Last Week: US interest rates rose while equities were mixed, both buffeted by increasingly unnerving rhetoric from US and Chinese officials on trade and tariffs. The yield on the US 10-year Treasury note rose 6 basis points on the week to 2.78% from 2.72% the week prior. 1-month LIBOR continued its steady march higher, albeit at a slower pace, trading to 1.8971% from 1.8773% over the same period. Oil fell slightly to $62.30, the US dollar strengthened and Gold weakened. Treasury yield volatility, as measured by the Chicago Board Options Exchange Treasury Volatility Index (TYVIX), declined to 3.85 from 4.32.
America’s job creation engine sputtered in March. US non farm payrolls grew at a fewer-than-expected 103,000 in March while the prior-two-month total was revised lower by 50,000. The unemployment rate held steady at 4.1% as wages grew at an annual 2.7% rate. Despite the slump, job creation showed a record 90th-straight month of growth. We’re unswayed by the disappointing report and anticipate a hiring acceleration through the first half of the year. The jobs report will also have little impact on the Fed’s planned slow and steady path of rate hikes this year.
Tougher tariff talk rattled markets. After China retaliated in the wake of a fresh round of US tariffs imposed on it early last week, President Trump upped the ante by instructing the US Trade Representative to consider an additional $100 billion in tariffs (in addition to the current $50 billion) on the country’s products, but made clear that he’s prepared to negotiate. Markets hope that the two sides can reach an agreement during the months-long period that it will take for the tariffs to work their way through the US legislative bureaucracy and that the tit-for-tat measures are merely negotiating tactics. A prominent Fed official publicly stated that while US trade policy is a material uncertainty for the economy, there is a need for a gradual hiking of interest rates regardless.
The NY Fed officially published the first official read of LIBOR’s replacement – SOFR. The much anticipated but mostly worthless (for now) Secured Overnight Financing Rate (SOFR) made its official debut at 1.80%, 12bps higher than Fed Funds (1.68%) and 7.75 bps lower than 1-month LIBOR (1.8775%). The event was the first step in a multi-year plan to transition more financial contracts away from LIBOR. While entertaining to watch but mostly meaningless, future reads on SOFR won’t become meaningful for at least a year as its viability solidifies. Curious what SOFR means for you as a borrower or lender? Call us.
What to Watch This Week: Despite the scheduled economic events and data releases for the week, the seemingly expanding tit-for-tat trade threats risk stealing the focus from economic data and Fedspeak scheduled throughout the week. Thankfully thus far, the only real reaction to the trade spat has been intra-day market swoons in bond yields and equity prices. Core economic data has suggested that there’s little concern that the trade issue could jeopardize the overall economic outlook, but if anti-trade rhetoric continues to grow in size and scope, it could easily take on greater significance, and soon. Unfortunately the timing and degree of any negative effects on interest rates are nearly impossible to predict.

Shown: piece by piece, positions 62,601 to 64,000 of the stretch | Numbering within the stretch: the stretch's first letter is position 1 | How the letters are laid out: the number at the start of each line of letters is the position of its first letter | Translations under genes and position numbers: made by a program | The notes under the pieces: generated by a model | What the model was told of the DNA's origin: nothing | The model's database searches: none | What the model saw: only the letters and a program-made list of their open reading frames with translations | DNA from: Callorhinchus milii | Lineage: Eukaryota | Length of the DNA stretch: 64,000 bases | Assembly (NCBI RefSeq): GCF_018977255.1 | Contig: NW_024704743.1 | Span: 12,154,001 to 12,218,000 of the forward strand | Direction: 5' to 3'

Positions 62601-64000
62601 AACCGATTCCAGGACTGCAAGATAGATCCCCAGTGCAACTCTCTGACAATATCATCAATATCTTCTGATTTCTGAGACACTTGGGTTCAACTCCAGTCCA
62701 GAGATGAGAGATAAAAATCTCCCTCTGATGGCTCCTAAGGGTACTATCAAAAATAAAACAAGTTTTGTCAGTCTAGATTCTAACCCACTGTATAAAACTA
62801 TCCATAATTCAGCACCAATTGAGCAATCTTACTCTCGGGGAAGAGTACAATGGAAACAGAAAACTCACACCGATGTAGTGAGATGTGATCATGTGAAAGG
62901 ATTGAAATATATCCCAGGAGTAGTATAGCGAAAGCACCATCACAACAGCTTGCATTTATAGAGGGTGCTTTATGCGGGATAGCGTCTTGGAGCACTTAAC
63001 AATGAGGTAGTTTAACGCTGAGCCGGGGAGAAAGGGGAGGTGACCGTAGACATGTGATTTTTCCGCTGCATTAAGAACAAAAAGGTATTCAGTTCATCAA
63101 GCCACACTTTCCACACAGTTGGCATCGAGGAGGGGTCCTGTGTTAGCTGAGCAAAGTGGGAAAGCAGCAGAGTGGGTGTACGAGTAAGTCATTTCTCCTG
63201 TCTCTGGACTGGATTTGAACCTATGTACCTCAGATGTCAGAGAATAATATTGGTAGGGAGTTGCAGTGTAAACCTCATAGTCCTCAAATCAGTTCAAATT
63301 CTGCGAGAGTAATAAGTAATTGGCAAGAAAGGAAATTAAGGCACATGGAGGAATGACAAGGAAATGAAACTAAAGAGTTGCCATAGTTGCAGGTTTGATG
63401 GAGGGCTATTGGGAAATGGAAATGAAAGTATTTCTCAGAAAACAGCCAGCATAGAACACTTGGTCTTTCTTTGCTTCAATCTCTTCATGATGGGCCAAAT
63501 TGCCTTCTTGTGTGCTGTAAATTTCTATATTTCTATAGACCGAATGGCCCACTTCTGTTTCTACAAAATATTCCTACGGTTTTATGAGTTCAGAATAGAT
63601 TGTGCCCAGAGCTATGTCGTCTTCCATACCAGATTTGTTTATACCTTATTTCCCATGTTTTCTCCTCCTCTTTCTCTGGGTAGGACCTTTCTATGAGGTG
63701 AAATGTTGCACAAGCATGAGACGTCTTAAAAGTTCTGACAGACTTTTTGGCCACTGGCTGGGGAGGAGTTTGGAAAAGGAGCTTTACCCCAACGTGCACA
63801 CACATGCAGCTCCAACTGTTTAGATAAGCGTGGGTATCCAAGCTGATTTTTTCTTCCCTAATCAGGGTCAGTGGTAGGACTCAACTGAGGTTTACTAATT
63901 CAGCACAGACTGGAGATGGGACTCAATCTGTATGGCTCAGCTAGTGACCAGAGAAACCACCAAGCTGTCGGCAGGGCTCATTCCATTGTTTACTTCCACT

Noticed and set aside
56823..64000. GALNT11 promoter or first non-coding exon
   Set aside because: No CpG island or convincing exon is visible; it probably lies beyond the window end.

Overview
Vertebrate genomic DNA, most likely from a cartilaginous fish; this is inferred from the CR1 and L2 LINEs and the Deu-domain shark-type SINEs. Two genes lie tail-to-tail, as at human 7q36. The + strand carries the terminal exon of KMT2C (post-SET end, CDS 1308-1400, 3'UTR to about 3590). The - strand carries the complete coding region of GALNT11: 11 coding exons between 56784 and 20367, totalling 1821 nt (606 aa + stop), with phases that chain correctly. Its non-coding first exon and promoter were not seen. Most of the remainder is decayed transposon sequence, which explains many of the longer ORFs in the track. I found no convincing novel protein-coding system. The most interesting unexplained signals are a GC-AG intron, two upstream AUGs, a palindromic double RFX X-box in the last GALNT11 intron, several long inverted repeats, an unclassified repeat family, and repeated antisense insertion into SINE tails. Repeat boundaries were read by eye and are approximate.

The Fed’s favorite inflation gauge, the Consumer Price Index (CPI) is the main focus on the economic calendar this week. We’re not expecting any real change in the inflation outlook this time around, nor any change in the outlook for Fed rate hikes due to inflation, but rest assured that the financial media will hype up the fact that year-on-year comparisons will boost inflation’s trajectory above the Fed’s goal of 2%. Why? As evidenced in the recent March jobs report, consumer’s wages remained shy of the top end of the recent range, and, as we’ve said many times before, until wages are on a sustained uptrend, inflation pressures and the need for the Fed to materially change its slow and steady hiking path will be scant.
Last but not least, on Tuesday China’s president, Xi Jinping, is scheduled to speak at the annual Forum for Asia on the steps China is taking to open domestic markets to foreign competition. Investors will watch the speech closely to see if the country takes a conciliatory or confrontational posture as it navigates increasingly turbulent trade relationship with the US.
Take-Away: Events of the last few weeks have reminded us yet again to hesitate in proclaiming that interest rates across the curve, both short and long term, will move higher. Just when you think a trend has been established, markets make a u-turn to remind you who’s boss. Most recently, the double-whammy of renewed trade-war fears and a disappointing March jobs report stunted calls for a markedly higher 10-year Treasury yield. We don’t see any reason for long-term rates to move materially higher until the threat of a trade war ceases to lurk in the shadows, and its ensuing negative economic consequences clear the market psyche.
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